Even today, much older, well traveled, and remarkably — still alive and mostly sane — I sometimes feel like a fraud because the real me is waiting for Nerd Night…when I get to be all the real mes hidden inside.

“A great book is an hallucinated IMAX film for one.” — Derek Thompson, Hit Makers: The Science of Popularity in an Age of Distraction. And a good roleplaying session is the same thing. It’s a communal daydream. You all dream the same story, you all get to see the same movie, but it’s made by different directors, and while the basics of the play are the same for all, the minutiae, the special effects, the details — these are all personal.

“There is such a place as fairyland—but only children can find the way to it. And they do not know that it is fairyland until they have grown so old that they forget the way. One bitter day, when they seek it and cannot find it, they realize what they have lost; and that is the tragedy of life. On that day the gates of Eden are shut behind them and the age of gold is over. Henceforth they must dwell in the common light of common day. Only a few, who remain children at heart, can ever find that fair, lost path again; and blessed are they above mortals. They, and only they, can bring us tidings from that dear country where we once sojourned and from which we must evermore be exiles. The world calls them its singers and poets and artists and story-tellers; but they are just people who have never forgotten the way to fairyland.”  ― Lucy Maud Montgomery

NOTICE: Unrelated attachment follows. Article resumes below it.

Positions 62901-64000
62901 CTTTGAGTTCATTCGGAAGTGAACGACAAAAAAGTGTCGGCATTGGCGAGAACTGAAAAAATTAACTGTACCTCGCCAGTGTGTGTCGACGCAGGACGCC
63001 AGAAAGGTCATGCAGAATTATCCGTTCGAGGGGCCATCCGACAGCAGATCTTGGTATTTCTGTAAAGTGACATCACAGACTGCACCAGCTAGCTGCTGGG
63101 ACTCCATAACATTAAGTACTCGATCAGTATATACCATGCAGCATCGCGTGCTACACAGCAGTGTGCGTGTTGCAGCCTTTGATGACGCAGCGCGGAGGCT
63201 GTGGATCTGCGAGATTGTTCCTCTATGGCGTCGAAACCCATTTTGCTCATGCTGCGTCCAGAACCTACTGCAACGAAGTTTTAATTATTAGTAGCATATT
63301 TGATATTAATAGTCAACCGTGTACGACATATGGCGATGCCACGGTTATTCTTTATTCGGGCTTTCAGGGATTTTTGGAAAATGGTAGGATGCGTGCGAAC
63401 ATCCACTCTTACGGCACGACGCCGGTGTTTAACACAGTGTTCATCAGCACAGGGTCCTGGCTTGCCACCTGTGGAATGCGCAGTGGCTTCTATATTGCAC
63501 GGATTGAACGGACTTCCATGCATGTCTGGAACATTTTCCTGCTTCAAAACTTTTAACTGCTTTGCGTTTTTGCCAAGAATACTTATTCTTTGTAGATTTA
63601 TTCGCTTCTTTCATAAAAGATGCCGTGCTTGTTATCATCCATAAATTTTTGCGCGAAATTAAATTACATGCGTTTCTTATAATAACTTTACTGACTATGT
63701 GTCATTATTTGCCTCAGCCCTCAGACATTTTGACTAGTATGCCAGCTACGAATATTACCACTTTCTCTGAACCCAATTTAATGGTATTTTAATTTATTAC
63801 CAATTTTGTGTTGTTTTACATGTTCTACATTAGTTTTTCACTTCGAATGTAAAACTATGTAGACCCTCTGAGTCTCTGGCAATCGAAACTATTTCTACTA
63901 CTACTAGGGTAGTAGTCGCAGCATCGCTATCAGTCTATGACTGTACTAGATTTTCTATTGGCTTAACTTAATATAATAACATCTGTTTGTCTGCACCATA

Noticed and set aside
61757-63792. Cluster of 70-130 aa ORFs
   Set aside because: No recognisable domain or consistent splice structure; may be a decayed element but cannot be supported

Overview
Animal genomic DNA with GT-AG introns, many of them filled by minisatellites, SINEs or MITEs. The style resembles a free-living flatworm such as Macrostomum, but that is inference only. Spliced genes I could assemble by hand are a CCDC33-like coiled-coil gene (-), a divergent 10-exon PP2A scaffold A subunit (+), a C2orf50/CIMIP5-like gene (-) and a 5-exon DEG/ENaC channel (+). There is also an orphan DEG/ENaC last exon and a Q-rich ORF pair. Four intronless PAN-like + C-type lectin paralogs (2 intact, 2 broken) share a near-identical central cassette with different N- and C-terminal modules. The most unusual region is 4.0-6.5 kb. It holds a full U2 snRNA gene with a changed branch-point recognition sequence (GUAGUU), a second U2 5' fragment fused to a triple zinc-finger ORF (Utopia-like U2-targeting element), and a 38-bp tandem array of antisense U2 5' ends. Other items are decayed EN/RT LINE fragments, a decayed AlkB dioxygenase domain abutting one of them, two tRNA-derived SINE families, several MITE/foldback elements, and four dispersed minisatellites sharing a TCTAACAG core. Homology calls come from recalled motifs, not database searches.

That’s gaming.

“I kick in the door…” — that character whose day is about to go pear shaped.

Either because I was the only one that could come up with an adventure in time, or the only one who wanted to, I’ve spent most of my time gaming as the guy behind the screen/ the DM / the storyteller / the game master. Role playing games, for me, weren’t just a means of escape from a mildly sad childhood, but a way of making friends. Of opening not just a door to adventure or entertainment for a night, but to friendships. When my door opens for the players, there’s food and drink, there’s companionship and laughter and talking about our day. You walk through the door and, for a few hours, away from the responsibilities of work and family, the weight of age and experiences, into a world where everything is possible with a good roll or a clever plan.